Need help re: RIT/Mayday Policy
Here is the situation. We are a fully paid urban fire department with 25 Engine Companies and 7 Truck Companies in a city of 410,000 people with 490 Uniformed members. We run about 75,000 calls a year or which 550 or so are working structural fires. Our current assignment on the report of a structure fire is 3 Engines, One Truck and One Battalion Chief. The third due engine is assigned as RIT. Our manning is 4 men on the engine co. and either 4 or 5 men on the trucks depending on whether the trucks are downtown or not. We have the barest outline of a RIT policy at the moment and since RIT and 2 in/2 out is only about 2 years old for us, it is not progressing well. We are a VERY old school traditional fire department, and like everyone else out there, change is slow and painful. I am currently on the committee to re-write the RIT policy for the department. I have a few things on my agenda, and I would appreciate any input from the brothers out there regarding our situation. Here are some of my plans/ideas:
1) Increase the box assignments to 3 engines and 2 trucks, with a truck assigned as RIT. This is due to higher levels of training and experiance usually found on a truck, as well as the tools and equipment necessary for rescuing a fireman.
2) Have a plan of action once the RIT has arrived. This includes being proactive on the fireground and removing bars on windows, cutting rollup doors, throwing ladders to remote windows etc.... Not just sitting at the command post.
3) Having a written policy regarding situations where civilians are trapped, and using the assigned RIT team to effect civilian rescues and then assuming their assigned duties, while having another company disptched as an additional RIT.
4) Creating a training program for all members of the department and ensuring all members complete a mask confidence course as well as a RIT/FF survival course.
5) Creating a Mayday signal and radio policy when the RIT is activated.
6) create an evacuation tone for use on the fireground.
7) procure radios for all RIT team members.
8) procure TIC's for all Truck Co.
Unfortunately not all of these wil be accomplished due to lack of interest as well as severe lack of money. We recently had a LODD from a collapse in 1999, and nothing has changed since then. I really would appreciate any help you can give me. My email address is firstname.lastname@example.org. Thanks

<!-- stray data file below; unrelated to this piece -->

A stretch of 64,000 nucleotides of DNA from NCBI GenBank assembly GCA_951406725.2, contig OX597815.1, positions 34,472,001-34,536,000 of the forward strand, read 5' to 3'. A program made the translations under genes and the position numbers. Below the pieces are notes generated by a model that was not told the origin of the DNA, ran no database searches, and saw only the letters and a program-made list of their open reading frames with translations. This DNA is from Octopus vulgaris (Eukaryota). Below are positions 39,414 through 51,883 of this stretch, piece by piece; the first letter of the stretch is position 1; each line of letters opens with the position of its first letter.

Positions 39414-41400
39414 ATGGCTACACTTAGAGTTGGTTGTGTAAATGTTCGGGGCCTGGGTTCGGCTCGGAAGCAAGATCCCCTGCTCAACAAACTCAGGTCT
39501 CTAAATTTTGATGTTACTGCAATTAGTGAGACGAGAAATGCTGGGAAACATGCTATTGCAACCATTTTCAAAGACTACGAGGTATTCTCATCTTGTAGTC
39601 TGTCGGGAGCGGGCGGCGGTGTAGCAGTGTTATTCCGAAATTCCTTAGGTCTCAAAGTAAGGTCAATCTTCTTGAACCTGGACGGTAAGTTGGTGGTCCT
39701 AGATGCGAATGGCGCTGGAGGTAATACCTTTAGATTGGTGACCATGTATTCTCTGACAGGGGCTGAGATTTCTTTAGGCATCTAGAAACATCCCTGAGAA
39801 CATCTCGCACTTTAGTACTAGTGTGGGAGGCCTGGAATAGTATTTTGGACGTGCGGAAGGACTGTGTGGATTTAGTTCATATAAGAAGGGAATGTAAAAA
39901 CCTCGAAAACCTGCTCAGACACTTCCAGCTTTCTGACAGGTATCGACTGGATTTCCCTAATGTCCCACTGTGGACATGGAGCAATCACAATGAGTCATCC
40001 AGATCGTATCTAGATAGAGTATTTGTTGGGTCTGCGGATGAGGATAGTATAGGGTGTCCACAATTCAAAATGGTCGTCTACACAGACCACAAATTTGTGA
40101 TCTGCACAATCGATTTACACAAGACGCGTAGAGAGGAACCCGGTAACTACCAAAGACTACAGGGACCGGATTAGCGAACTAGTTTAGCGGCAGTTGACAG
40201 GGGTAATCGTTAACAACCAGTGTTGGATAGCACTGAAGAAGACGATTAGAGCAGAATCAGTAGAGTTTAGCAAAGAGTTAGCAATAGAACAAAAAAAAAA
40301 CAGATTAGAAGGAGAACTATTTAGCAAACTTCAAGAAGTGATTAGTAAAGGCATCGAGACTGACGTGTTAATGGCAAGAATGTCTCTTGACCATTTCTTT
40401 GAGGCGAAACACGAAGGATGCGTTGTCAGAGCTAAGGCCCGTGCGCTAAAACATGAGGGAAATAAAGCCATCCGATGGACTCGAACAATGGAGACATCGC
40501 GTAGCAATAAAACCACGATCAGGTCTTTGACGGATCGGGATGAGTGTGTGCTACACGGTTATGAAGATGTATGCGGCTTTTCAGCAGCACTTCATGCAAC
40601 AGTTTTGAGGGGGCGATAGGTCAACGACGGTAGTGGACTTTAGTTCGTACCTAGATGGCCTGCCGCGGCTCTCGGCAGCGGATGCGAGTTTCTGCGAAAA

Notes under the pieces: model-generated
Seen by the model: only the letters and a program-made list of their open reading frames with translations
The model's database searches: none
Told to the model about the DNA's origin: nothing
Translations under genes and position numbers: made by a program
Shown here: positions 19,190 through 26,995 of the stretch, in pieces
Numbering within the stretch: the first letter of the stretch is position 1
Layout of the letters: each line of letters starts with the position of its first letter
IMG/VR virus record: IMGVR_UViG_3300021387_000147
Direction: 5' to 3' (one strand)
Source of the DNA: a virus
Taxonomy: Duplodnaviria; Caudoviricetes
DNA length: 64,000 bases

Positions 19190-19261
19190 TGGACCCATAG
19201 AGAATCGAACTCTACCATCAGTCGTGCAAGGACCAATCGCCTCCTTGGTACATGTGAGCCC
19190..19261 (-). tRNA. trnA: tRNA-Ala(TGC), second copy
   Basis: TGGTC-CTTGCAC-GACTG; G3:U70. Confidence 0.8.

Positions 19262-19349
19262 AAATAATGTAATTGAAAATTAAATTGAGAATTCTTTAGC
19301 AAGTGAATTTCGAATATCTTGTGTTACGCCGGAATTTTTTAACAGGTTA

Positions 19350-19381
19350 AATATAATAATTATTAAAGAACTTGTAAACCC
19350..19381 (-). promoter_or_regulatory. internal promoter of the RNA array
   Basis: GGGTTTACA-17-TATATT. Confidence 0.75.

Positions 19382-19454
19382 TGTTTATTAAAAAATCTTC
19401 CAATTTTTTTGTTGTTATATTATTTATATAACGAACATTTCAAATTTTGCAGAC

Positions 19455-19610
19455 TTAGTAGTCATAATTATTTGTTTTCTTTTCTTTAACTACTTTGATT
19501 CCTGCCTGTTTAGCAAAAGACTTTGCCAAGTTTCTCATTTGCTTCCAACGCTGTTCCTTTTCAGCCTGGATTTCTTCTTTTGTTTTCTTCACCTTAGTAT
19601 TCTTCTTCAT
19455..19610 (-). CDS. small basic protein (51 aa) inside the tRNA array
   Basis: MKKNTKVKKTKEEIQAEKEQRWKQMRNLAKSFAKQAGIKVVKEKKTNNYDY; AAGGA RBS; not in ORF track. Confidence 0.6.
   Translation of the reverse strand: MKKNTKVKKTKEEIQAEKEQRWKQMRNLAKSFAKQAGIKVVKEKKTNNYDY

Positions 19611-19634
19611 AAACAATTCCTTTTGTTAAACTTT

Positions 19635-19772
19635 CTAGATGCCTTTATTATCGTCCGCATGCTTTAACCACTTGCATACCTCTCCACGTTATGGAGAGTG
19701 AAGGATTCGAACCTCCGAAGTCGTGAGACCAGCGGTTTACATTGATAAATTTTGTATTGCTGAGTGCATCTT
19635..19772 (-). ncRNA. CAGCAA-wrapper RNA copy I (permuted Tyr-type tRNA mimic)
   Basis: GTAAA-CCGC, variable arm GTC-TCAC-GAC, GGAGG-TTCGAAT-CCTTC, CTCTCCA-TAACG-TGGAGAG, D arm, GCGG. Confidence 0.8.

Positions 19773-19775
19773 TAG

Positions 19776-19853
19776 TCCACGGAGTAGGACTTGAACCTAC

How much does keeping people safe cost?
An interesting question.
As a firefighter from elsewhere, (the UK), I realise that we do things quite differently. But this is one area in which our procedures could be adopted/adapted to suit your needs.
Our policy on situations involving Breathing Aparatus have remained the same for many years and I believe have stood the test of time. Although out initial response to say a dwelling house fire is smaller, 2 pumps, we generally carry more crew. In most cases 9 crew would arrive at the job in two engines, with possibly 11 if staffing was at the max. This gives the OIC the chance to commit 2 BA teams to fight fire/search and rescue. Leaving 6 staff to cover other tasks. (Water etc will be taken care of as we use hosereels for 90% of jobs).
In most scenarios, if 4 BA are committed, the OIC will appoint an Emergency Team of two to standby with the BA officer. This crews task is to monitor operations and await further instructions in case of an injury or entrapment of the crews inside the job. They are not committed to any other tasks at all, if they are standing by as the ET. If needs be, we will make up on the attendance to ensure we have a 3rd team ready to go in at all times. If this crew are sucked into the job, then another team will be appointed in their place to act as the ET, and so on.
If we get a Distress Signal Unit activation, (which all our BA sets are fitted with), or a crew transmits on air that they are in difficulty, the Emergency Team will be committed immediately to assist, and all other operations, bar firefighting stop and all hands commence a search or travel to the crews location. In addition to this, the message "BA Emergency" is transmitted to Fire Control, who automatically dispatch a further engine plus ambulances to assist.
Should the need arise to evacuate a building, we use repeated whistle blasts on the outside, and on the inside our BA sets have an electronic whistle which is set off by the wearers, so the signal is transmitted throughout. We do not use sirens to signal an evacuation, as these could be confused by crews on the inside, for further engines arriving.
We don't (as yet) have one radio per crew member and I can't see why you would need to issue the RIT crew with more than one. Everyone having a radio in the situation where a crew member is down, will just cause everyone to use their radio, thinking they are helping by throwing suggestions in, possibly affecting the task at hand. The same goes for TIC's. We carry one per station at the moment,but again, if we are talking about a crew being entrapped, do we need a camera to locate them? Given that we should have some idea of where they are or were going, and be able to search up to them. The camera is a great bit of kit, but will probably be left behind if you have to carry a firefighter back out.
Hope this helps.